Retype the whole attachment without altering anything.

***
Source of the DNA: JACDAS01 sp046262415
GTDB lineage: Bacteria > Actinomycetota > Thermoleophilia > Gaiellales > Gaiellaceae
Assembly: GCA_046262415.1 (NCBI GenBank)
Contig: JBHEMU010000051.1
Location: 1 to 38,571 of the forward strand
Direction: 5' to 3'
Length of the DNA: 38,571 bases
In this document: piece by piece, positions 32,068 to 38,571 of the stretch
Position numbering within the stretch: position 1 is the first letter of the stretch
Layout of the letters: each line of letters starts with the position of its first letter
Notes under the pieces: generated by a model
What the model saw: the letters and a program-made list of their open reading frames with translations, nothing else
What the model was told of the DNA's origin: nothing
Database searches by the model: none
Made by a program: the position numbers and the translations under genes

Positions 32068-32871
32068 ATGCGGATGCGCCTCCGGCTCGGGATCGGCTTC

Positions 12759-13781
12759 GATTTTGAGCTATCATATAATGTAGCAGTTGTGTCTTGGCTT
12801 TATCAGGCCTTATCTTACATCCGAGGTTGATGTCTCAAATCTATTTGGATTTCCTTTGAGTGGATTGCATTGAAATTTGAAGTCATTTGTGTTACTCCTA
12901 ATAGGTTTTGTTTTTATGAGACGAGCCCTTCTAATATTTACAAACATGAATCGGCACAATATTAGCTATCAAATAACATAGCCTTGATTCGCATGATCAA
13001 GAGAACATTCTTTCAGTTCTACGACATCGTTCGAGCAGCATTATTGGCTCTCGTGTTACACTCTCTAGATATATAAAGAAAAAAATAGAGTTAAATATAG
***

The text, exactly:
Source of the DNA: JACDAS01 sp046262415
GTDB lineage: Bacteria > Actinomycetota > Thermoleophilia > Gaiellales > Gaiellaceae
Assembly: GCA_046262415.1 (NCBI GenBank)
Contig: JBHEMU010000051.1
Location: 1 to 38,571 of the forward strand
Direction: 5' to 3'
Length of the DNA: 38,571 bases
In this document: piece by piece, positions 32,068 to 38,571 of the stretch
Position numbering within the stretch: position 1 is the first letter of the stretch
Layout of the letters: each line of letters starts with the position of its first letter
Notes under the pieces: generated by a model
What the model saw: the letters and a program-made list of their open reading frames with translations, nothing else
What the model was told of the DNA's origin: nothing
Database searches by the model: none
Made by a program: the position numbers and the translations under genes

Positions 32068-32871
32068 ATGCGGATGCGCCTCCGGCTCGGGATCGGCTTC

Positions 12759-13781
12759 GATTTTGAGCTATCATATAATGTAGCAGTTGTGTCTTGGCTT
12801 TATCAGGCCTTATCTTACATCCGAGGTTGATGTCTCAAATCTATTTGGATTTCCTTTGAGTGGATTGCATTGAAATTTGAAGTCATTTGTGTTACTCCTA
12901 ATAGGTTTTGTTTTTATGAGACGAGCCCTTCTAATATTTACAAACATGAATCGGCACAATATTAGCTATCAAATAACATAGCCTTGATTCGCATGATCAA
13001 GAGAACATTCTTTCAGTTCTACGACATCGTTCGAGCAGCATTATTGGCTCTCGTGTTACACTCTCTAGATATATAAAGAAAAAAATAGAGTTAAATATAG